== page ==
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Newstrack: Marion YMCA leaders now applying for state grant

City manager hopes to break ground on new site within 45 days

A rendering shows the front elevation of the planned new regional YMCA in Marion. Construction on the project, which is many years in the making, is set to start later this year. (Illustration courtesy of Marion YMCA)
A rendering shows the front elevation of the planned new regional YMCA in Marion. Construction on the project, which is many years in the making, is set to start later this year. (Illustration courtesy of Marion YMCA)
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Background

A new Marion YMCA facility has been a decade in the making. As part of Marion’s Imagine 8 project, a series of improvements to enhance quality of life in the city that began in 2009, city leaders identified a need for more gym and recreation space.

At the time, city officials felt it wasn’t necessarily their role to maintain a gym facility. They began working with the YMCA to construct a new regional center to replace its 55-year-old building at 3100 10th Ave.

The plans call for a 75,000-square foot building, which includes three basketball courts, leisure and lap pools, and more than 7,000 square feet of fitness space. Other features include two football fields, a cafe and racquetball courts, among other amenities.

The new facility originally was planned to be near Tower Terrace and Winslow roads, but some Marion City Council members were concerned about the site being partially within the 100-year flood plain.

So project leaders last year settled on a new site, across from the city’s new fire station near Tower Terrace and Irish roads.

Overall, the city plans to contribute $7.3 million to the roughly $20 million regional facility.

What’s happened since

Marion already has dedicated $1 million in local-option sales tax to the project, with another million expected. City manager Lon Pluckhahn said the city has bonded for the remaining $7.3 million contribution, which is scheduled to be done by the end of the month.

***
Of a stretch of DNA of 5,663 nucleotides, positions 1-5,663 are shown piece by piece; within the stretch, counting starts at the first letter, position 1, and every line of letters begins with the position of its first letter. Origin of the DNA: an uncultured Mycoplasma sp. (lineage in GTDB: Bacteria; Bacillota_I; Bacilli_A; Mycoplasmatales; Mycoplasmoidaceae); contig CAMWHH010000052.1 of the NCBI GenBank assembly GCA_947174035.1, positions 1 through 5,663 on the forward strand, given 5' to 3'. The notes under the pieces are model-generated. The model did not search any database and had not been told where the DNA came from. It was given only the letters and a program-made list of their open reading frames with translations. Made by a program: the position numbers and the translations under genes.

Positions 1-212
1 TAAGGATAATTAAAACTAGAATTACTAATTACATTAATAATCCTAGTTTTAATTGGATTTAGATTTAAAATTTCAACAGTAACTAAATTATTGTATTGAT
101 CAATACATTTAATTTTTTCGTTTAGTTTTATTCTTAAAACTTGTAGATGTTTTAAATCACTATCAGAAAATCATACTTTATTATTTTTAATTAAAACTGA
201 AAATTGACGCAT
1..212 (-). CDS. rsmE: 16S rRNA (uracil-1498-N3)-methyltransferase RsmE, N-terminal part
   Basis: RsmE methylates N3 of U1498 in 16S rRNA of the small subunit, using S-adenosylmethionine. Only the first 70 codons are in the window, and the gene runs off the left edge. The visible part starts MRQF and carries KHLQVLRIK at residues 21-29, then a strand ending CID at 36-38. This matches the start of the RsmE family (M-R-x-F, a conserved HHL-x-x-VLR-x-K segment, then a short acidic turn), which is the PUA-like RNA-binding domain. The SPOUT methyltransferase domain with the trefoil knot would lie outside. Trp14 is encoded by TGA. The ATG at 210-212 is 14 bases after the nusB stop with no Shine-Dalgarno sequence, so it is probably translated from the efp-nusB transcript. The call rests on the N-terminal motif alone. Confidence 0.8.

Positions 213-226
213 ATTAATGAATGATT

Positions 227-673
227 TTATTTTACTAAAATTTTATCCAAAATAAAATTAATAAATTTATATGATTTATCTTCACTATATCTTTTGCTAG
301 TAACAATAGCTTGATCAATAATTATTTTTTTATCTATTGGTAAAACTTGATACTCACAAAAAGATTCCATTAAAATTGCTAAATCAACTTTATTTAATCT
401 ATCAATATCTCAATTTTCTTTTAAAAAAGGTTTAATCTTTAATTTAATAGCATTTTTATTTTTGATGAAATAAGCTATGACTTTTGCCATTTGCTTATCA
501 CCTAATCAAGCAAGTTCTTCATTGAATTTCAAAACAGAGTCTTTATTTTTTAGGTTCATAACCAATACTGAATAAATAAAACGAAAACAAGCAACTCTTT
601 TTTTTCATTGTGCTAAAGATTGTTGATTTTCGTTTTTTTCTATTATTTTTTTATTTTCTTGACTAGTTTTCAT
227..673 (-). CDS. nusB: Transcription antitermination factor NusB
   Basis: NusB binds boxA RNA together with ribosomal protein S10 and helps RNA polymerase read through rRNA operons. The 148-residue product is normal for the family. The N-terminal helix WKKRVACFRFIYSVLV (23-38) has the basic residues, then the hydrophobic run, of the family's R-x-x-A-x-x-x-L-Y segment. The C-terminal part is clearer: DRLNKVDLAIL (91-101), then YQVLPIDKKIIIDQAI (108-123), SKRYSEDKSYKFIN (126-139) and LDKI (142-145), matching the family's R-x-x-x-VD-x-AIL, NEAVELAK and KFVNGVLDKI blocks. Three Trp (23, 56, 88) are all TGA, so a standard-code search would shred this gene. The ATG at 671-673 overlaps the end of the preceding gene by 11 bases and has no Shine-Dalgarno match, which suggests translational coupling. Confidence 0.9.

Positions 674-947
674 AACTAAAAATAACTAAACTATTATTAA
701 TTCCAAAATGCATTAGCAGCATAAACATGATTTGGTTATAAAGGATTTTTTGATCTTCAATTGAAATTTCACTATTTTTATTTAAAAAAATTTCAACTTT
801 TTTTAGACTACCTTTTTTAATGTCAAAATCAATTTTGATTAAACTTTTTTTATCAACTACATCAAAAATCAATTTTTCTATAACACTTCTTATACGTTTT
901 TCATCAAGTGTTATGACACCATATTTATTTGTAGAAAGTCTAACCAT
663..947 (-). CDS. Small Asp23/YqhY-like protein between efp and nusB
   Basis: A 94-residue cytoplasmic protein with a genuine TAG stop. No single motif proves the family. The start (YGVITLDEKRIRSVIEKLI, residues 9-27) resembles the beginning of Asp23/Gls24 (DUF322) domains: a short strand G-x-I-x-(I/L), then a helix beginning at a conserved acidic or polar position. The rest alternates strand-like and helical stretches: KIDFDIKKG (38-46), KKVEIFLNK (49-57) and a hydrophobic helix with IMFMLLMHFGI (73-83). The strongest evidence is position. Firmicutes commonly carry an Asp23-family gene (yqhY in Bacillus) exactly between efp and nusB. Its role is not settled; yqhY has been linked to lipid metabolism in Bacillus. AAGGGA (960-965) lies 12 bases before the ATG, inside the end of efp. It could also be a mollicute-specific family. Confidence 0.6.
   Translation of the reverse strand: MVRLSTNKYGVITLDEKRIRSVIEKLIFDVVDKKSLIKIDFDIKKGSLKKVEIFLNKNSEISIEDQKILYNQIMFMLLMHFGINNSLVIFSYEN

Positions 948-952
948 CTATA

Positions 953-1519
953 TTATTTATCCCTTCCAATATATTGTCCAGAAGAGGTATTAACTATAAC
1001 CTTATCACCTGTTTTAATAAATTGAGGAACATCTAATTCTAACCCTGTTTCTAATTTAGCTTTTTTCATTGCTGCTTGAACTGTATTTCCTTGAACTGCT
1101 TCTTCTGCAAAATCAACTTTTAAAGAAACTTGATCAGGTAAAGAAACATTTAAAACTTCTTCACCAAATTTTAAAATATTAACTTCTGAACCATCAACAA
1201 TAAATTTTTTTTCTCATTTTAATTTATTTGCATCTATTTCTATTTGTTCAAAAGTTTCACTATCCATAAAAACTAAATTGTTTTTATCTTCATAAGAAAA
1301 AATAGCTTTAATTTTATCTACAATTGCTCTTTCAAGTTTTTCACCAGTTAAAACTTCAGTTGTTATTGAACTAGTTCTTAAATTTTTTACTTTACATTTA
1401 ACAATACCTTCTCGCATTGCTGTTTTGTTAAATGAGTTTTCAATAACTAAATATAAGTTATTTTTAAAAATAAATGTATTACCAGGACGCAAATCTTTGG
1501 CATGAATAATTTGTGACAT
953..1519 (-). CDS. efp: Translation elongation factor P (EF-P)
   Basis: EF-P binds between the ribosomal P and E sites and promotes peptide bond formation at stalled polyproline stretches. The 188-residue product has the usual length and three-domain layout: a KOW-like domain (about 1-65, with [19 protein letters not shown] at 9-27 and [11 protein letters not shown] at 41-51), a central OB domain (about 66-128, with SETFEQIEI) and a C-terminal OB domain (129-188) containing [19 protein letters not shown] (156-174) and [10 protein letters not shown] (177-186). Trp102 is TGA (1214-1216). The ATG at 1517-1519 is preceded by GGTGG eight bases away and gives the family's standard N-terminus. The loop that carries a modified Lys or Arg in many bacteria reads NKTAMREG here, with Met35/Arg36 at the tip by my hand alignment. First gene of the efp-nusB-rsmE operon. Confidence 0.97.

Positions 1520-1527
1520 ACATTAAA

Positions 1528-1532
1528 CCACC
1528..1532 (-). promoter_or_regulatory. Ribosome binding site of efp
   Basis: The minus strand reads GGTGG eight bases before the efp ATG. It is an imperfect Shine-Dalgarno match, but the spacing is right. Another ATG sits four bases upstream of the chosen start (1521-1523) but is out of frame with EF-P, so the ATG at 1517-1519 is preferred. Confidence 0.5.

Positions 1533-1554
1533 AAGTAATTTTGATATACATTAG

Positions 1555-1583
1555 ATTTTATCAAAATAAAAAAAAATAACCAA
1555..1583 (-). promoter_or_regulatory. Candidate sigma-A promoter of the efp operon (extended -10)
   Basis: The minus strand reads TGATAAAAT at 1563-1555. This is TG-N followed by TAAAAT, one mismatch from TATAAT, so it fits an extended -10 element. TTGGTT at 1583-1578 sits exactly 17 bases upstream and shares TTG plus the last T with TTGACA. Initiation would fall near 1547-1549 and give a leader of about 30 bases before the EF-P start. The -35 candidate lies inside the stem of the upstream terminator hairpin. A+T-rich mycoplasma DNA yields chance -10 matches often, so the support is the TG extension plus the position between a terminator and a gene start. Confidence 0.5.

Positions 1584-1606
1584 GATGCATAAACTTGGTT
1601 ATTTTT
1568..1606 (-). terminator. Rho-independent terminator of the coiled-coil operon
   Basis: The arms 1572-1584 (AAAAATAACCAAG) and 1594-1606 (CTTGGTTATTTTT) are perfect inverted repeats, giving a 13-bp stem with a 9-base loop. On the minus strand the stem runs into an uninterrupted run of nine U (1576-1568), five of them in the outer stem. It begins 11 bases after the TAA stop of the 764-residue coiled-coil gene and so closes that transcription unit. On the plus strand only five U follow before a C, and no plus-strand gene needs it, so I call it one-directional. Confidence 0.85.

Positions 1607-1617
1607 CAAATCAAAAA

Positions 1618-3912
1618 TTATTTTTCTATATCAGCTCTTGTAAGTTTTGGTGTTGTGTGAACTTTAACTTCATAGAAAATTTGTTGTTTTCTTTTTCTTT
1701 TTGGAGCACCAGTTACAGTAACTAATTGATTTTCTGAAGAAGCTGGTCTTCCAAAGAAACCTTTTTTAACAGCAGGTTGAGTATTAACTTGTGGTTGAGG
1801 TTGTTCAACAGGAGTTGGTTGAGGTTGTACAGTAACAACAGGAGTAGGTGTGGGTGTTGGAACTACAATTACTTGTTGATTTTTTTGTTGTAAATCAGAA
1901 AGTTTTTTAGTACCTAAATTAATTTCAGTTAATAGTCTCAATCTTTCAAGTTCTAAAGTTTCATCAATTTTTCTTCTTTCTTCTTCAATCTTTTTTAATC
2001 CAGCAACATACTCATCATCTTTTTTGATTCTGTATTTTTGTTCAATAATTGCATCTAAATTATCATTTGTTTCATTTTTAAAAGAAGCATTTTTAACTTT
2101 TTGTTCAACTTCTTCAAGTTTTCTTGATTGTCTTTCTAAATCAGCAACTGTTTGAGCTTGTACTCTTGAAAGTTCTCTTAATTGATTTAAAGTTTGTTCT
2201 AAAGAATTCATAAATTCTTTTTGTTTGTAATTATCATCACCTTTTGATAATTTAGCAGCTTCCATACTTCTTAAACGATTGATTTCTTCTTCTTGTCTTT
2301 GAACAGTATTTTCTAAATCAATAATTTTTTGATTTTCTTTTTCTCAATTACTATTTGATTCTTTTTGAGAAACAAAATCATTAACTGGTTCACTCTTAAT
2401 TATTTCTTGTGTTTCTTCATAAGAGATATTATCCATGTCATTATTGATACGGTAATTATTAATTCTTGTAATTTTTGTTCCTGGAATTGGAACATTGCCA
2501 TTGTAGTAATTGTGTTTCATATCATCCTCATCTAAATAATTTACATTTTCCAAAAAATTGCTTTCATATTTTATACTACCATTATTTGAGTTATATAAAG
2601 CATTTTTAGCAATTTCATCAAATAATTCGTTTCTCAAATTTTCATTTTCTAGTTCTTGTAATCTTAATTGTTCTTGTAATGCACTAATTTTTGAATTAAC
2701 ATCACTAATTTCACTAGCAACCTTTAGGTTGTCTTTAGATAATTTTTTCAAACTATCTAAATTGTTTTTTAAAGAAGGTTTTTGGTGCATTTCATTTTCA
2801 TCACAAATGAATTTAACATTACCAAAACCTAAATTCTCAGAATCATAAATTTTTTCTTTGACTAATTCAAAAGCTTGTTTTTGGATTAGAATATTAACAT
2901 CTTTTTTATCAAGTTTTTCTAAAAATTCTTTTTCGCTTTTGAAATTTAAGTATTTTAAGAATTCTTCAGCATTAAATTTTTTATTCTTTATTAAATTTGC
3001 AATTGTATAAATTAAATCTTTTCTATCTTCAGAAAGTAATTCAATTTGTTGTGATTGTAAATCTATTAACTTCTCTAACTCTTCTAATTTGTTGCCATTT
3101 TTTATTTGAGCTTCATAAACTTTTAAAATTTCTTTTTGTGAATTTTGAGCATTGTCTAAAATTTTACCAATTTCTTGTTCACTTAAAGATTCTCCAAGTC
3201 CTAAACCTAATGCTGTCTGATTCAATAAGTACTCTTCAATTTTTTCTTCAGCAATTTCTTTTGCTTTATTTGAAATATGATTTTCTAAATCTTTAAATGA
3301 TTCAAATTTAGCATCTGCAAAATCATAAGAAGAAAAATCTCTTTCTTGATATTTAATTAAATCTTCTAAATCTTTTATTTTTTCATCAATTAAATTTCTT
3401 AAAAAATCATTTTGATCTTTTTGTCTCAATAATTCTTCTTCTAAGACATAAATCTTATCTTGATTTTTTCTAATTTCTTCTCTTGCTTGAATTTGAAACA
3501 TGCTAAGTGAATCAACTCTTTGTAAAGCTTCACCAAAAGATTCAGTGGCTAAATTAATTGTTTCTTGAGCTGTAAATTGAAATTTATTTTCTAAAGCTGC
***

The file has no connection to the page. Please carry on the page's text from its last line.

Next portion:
Project leaders also are in the process of applying for a $500,000 Community Attraction and Tourism, or CAT, grant from the state. Often, CAT grants are the final major funding piece for projects that receive them.

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Officials involved with the project plan to attend the CAT committee’s meeting Wednesday to discuss the project.

YMCA staff declined an interview request until the project is further along in the grant process.

Pluckhahn said the application may take a few committee meetings to get approved, depending on how complete the committee feels the application is.

“The big key is getting them on board and saying ‘yup, we’ll give you your award’ because that’s one of the last pieces we need to get the project moving,” he said.

The grant largely will go to pay for the facility’s swimming pool.

In July, the Marion City Council unanimously approved a resolution of support for the CAT grant application. At that meeting, Bob Carlson, president and CEO of the Cedar Rapids Metro YMCA, said two other YMCA projects had received CAT grants in the past year — one in downtown Davenport and one in Washington.

“And none of them had the support and commitment that you all have from the city toward this project. So that’s one of our very shining stars going into this application,” Carlson said, adding that surrounding communities such as Hiawatha and Springville and area businesses all have signed letters of support.

Pluckhahn said he hopes to break ground in the next 45 days, if all goes according to plan.

“On one hand there’s some excitement and on the other there’s some relief,” Pluckhahn said. “It’s been coming for so long that in some ways it’s almost surreal.”

Construction is expected to take 14 to 18 months, depending on weather conditions, Pluckhahn said.

l Comments: (319) 339-3172; maddy.arnold@thegazette.com

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